3. Women’s Everyday Lives

Both the Liverpool and Woking archives, and the Crescent, in particular, give valuable insights into the everyday lives of the women in the mosque communities. At both sites, women were included in different ways. They were part of prayers, Eid celebrations, debates and other events. This is obvious from Eid celebration photos and videos from Woking and from lists of attendees at the Eid celebrations in Liverpool (as regularly noted in the Crescent). In the photos of the Woking Eid celebrations, women were at the back (see Figure 1); however, there was no physical separation between men and women (which is the norm in most contemporary British mosques), as also noted by Geaves (2010) and Gilham (2014). The photographs also show that a few women and men sat at the back and did not participate in the prayers. This could be because they were not Muslim but were guests who came to observe the prayer and subsequent celebrations. There is a possibility that some of these women may have been in a state of ritual impurity, however, that they are accompanied by men who also did not participate in the prayer suggests that it is more likely that they were guests.
The Crescent also notes that women attended the Annual General Meetings of the mosque. As discussed later in this article women had roles in mosque-leadership. Lady Fatima Cates, an early convert to Islam, was re-elected many times as the treasurer of the Liverpool Muslim Institute. Mrs Nafisa Keep represented the Liverpool Muslim Institute in external social and political events. I examine both women’s lives in more detail later in this article. As noted previously there was also a ‘ladies committee’, although I have found only limited evidence of its activities.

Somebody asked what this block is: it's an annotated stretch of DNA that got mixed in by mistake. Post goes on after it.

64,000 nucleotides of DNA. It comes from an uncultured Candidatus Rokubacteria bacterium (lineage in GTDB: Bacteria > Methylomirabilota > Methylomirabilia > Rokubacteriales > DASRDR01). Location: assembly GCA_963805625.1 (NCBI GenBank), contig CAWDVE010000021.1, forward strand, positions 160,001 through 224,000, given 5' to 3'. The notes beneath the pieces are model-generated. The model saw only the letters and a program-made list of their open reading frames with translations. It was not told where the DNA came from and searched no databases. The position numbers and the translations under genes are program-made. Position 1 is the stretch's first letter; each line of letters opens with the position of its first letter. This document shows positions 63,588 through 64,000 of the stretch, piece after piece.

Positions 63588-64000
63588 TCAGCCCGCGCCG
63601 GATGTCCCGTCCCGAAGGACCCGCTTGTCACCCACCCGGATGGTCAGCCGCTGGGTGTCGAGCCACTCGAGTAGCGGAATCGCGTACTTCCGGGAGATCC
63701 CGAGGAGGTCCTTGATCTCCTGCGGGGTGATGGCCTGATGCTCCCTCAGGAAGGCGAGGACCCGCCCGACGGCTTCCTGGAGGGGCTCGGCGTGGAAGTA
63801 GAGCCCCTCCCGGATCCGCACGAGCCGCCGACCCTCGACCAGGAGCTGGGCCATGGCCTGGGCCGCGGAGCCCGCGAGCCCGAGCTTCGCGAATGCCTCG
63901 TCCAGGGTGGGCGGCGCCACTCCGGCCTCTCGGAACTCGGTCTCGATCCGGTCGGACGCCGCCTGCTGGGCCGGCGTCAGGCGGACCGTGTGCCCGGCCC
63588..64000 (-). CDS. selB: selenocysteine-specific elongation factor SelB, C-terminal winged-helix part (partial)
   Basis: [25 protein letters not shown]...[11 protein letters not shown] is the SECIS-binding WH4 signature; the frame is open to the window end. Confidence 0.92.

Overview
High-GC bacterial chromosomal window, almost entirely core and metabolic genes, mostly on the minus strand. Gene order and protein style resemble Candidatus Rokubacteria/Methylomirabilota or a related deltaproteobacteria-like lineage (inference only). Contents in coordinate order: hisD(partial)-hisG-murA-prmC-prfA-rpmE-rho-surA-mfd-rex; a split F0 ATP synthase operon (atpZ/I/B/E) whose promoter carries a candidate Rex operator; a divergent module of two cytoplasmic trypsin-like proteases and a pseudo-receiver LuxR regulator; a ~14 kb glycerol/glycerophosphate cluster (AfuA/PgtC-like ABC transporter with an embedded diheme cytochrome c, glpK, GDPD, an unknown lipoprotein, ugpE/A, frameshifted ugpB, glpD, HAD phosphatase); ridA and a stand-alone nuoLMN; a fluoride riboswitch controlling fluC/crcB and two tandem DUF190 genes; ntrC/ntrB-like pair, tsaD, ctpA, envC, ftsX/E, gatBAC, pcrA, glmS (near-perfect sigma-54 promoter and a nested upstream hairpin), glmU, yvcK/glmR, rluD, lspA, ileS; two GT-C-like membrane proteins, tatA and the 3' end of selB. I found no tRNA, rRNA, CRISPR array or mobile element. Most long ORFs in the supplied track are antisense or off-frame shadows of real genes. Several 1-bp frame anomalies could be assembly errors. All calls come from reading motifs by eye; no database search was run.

When the Medina Home for Children was established in Liverpool in January 1897, although men were on its committee, women-led the day-to-day management. The first honorary secretary of the home was Miss Emily Mackay. Women managed the everyday running of the home and collected donations for the children. They organized a weekly sewing circle during which they mended the clothes that were donated for the children. In 1898 when the home was struggling for finance, the ladies committee led a fundraising appeal. The edition of the Crescent dated 30 November 1898, included a plea for funds aimed at the Crescent’s international readership that was written by the women of the Liverpool Muslim Institute. This publication demonstrates these women’s agency and their commitment to the home. It begins,